Prior to the rail trail, the section from Lake Placid to Saranac Lake was used by the Adirondack Railway Preservation Society to run a scenic tourist train.
It took lots of compromise, he said, but everyone involved loves the Adirondacks and know they need tourism in the area to keep the economy sustainable.
State Sen. Dan Stec said this not a “slam dunk” decision everyone was happy with from the start. There was a lot of conflict and discussion, but the process bore out the present trail, which people seem happy with, he said.
Everyone was not thrilled, but compromise made for the best decision, he believes. Now its time to find out if that decision works, he added.
State Department of Transportation Assistant Commissioner Janet Ho said the project breathed new life into an old rail line. She said the DOT is planning to install road crossing signage in the future, as well as installing passenger rail platforms on the train depots in Tupper Lake and Sabbatis.
The Belvedere Restaurant
Two miles down the trail, in the heart of the village of Saranac Lake, Chrissie Wais, a co-owner of the Belvedere Restaurant located directly off the rail trail, has started a petition for the state to reverse its decision to put up a fence along a portion of the trail the restaurant backs up to.
She said they had been looking forward to the traffic the rail trail would bring in to their business, but over the summer, were surprised when the DEC installed a fence blocking direct access to their property.
Seggos said the DEC’s first concern is public safety. There are steep slopes on the sides of the trail in that area as the rail bed was raised, and if they’re putting the public on that trail, they want it to not be dangerous.
He said DEC officials have spoken with the Belvedere owners, heard their concerns and are exploring the possibility of yet another compromise. What that would be exactly, he’s not sure yet.
In Wais’ petition on change.org, which can be found at tinyurl.com/4pneyyf4, she said their initial request was denied, and the fence is currently in place.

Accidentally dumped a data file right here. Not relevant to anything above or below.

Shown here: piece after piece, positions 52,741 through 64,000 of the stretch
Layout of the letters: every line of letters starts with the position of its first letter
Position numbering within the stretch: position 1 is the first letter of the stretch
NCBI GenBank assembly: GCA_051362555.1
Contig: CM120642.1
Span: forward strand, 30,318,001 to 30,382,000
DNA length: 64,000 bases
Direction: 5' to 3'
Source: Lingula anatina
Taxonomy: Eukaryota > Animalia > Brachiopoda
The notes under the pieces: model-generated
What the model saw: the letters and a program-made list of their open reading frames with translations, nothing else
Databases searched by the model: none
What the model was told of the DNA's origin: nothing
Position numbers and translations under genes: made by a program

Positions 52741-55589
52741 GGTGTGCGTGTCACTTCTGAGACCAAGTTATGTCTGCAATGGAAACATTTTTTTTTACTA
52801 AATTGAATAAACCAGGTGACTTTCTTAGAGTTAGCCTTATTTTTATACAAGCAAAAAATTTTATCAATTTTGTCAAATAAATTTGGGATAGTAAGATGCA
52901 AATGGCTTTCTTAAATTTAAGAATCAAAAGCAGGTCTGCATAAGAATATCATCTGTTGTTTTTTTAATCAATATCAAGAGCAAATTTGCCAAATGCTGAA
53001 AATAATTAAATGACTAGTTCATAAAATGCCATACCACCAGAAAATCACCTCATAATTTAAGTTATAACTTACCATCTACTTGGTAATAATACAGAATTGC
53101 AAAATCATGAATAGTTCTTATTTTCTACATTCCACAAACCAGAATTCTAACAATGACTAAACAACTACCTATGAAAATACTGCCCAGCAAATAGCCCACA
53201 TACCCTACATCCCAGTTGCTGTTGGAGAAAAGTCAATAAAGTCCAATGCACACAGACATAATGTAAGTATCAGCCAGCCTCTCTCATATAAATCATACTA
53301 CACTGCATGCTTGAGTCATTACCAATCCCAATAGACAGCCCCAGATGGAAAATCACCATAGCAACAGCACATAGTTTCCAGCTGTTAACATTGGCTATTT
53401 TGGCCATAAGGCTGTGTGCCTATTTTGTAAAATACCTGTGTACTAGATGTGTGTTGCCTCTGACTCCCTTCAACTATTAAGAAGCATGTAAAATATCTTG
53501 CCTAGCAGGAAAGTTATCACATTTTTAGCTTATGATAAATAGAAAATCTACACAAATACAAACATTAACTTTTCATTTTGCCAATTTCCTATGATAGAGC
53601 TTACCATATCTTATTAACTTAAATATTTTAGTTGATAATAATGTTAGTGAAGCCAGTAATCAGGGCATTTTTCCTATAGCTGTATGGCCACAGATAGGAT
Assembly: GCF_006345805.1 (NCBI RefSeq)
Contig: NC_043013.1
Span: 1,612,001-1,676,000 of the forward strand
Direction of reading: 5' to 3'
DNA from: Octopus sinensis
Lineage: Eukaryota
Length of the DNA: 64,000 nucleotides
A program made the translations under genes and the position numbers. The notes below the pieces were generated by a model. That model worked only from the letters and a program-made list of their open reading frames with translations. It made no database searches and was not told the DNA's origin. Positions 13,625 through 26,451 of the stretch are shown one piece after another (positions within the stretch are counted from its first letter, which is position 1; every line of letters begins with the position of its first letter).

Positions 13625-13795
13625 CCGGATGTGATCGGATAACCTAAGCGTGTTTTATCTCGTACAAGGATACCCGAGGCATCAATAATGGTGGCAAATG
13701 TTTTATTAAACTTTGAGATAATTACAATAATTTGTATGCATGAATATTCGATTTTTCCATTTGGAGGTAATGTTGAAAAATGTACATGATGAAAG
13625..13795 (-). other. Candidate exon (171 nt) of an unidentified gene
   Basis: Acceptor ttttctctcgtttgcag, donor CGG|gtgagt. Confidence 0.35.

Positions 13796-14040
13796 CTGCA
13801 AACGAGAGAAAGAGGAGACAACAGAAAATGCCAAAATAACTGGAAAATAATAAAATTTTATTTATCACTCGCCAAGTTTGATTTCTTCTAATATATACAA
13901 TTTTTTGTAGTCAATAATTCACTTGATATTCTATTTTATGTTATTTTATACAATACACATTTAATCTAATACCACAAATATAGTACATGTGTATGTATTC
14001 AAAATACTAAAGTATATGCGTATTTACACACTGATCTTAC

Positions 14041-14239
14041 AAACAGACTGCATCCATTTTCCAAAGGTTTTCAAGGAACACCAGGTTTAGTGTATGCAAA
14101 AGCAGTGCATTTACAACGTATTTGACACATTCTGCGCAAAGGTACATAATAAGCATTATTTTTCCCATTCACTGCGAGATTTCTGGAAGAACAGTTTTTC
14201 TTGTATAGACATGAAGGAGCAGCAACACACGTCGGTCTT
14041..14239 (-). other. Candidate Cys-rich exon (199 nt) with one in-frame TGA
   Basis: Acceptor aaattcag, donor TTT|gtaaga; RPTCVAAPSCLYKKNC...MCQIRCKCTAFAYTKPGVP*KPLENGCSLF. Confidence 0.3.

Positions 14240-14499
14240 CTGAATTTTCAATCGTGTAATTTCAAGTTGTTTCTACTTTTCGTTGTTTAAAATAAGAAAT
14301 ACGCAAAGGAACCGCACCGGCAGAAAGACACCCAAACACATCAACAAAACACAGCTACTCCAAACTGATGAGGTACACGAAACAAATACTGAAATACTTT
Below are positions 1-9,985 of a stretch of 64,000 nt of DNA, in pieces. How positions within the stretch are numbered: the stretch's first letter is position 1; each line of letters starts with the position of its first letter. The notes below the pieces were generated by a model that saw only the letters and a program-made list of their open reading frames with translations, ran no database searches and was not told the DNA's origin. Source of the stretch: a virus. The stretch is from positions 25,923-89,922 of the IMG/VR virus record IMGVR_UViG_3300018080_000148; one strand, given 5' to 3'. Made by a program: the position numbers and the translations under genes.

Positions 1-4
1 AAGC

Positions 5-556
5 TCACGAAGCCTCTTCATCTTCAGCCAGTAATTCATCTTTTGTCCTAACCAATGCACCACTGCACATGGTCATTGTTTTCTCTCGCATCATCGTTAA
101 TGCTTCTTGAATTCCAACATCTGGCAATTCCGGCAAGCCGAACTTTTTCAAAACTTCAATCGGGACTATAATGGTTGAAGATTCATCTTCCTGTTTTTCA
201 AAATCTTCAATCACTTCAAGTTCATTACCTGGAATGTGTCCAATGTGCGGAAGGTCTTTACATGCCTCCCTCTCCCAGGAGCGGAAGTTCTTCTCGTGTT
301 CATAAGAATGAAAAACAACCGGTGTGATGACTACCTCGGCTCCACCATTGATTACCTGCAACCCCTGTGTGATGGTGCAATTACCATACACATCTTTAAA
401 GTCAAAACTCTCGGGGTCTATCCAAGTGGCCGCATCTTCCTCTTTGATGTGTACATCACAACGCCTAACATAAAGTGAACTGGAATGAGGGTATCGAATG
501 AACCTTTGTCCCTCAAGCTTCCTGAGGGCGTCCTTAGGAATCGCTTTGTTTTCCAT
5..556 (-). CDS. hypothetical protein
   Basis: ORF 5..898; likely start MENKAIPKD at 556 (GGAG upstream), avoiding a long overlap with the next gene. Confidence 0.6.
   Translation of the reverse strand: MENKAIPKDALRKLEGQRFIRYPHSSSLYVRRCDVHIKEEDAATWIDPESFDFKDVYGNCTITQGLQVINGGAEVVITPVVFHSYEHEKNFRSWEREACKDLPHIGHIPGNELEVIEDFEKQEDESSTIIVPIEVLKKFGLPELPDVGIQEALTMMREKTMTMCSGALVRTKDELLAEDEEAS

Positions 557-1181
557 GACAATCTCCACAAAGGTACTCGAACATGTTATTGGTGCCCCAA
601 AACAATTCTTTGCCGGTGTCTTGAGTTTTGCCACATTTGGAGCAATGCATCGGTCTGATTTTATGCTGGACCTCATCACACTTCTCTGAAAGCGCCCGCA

Since the petition went live on Nov. 22, it had gathered 931 signatures as of Friday afternoon.
Future trail use
As the trail opens to the public, Seggos said to keep the trail clean and usable, the public will need to know how to treat it right — not littering, not vandalizing and not doing anything to destroy the trail.
The state will install trash cans and portable toilets in high-use areas, and it will be on the public to use them properly.
Seggos said the DEC has a “high degree of confidence” in the public.
The DEC also recently designated the Adirondack Rail Trail Association as an official friends group for the rail trail, allowing ARTA to share stewardship and management responsibilities with the state.
As the Adirondacks prepares for a total solar eclipse to pass over on April 8, 2024 — an event that has the potential to bring unprecedented crowds into the state park for the rare sight — Seggos said the DEC will be educating visitors on how best to see the celestial event without harming the Earth.
The timing has the potential for being in mud season.
Seggos said the rail trail provides safe access to the backcountry and speculated it might be a great place for people to congregate for the eclipse. There’s 10 miles of trail with many views of the sky there, he pointed out.
Winter use will include snowmobiling, cross-country skiing, snowshoeing and fat-tire biking.